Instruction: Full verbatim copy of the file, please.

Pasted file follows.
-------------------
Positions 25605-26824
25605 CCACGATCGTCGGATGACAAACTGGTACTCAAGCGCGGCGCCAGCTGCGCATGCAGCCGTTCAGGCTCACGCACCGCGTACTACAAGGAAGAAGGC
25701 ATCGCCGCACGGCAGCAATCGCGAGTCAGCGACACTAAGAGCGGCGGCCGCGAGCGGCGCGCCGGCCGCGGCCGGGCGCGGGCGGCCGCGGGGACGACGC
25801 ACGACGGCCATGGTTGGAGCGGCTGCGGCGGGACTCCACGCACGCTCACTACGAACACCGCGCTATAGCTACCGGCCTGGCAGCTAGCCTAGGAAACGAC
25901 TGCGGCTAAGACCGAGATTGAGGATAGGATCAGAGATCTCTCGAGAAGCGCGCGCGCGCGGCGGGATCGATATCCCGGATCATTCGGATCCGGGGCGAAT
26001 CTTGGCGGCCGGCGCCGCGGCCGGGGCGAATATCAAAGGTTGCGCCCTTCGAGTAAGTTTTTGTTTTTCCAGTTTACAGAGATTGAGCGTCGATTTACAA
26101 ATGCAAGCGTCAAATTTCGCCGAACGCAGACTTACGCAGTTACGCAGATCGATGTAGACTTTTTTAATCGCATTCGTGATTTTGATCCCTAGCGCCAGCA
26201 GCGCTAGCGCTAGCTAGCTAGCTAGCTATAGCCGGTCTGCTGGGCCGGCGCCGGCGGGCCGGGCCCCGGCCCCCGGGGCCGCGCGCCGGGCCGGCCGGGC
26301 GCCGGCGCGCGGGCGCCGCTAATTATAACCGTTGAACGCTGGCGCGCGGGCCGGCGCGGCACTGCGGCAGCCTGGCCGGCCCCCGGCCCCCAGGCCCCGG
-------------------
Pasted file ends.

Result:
Positions 25605-26824
25605 CCACGATCGTCGGATGACAAACTGGTACTCAAGCGCGGCGCCAGCTGCGCATGCAGCCGTTCAGGCTCACGCACCGCGTACTACAAGGAAGAAGGC
25701 ATCGCCGCACGGCAGCAATCGCGAGTCAGCGACACTAAGAGCGGCGGCCGCGAGCGGCGCGCCGGCCGCGGCCGGGCGCGGGCGGCCGCGGGGACGACGC
25801 ACGACGGCCATGGTTGGAGCGGCTGCGGCGGGACTCCACGCACGCTCACTACGAACACCGCGCTATAGCTACCGGCCTGGCAGCTAGCCTAGGAAACGAC
25901 TGCGGCTAAGACCGAGATTGAGGATAGGATCAGAGATCTCTCGAGAAGCGCGCGCGCGCGGCGGGATCGATATCCCGGATCATTCGGATCCGGGGCGAAT
26001 CTTGGCGGCCGGCGCCGCGGCCGGGGCGAATATCAAAGGTTGCGCCCTTCGAGTAAGTTTTTGTTTTTCCAGTTTACAGAGATTGAGCGTCGATTTACAA
26101 ATGCAAGCGTCAAATTTCGCCGAACGCAGACTTACGCAGTTACGCAGATCGATGTAGACTTTTTTAATCGCATTCGTGATTTTGATCCCTAGCGCCAGCA
26201 GCGCTAGCGCTAGCTAGCTAGCTAGCTATAGCCGGTCTGCTGGGCCGGCGCCGGCGGGCCGGGCCCCGGCCCCCGGGGCCGCGCGCCGGGCCGGCCGGGC
26301 GCCGGCGCGCGGGCGCCGCTAATTATAACCGTTGAACGCTGGCGCGCGGGCCGGCGCGGCACTGCGGCAGCCTGGCCGGCCCCCGGCCCCCAGGCCCCGG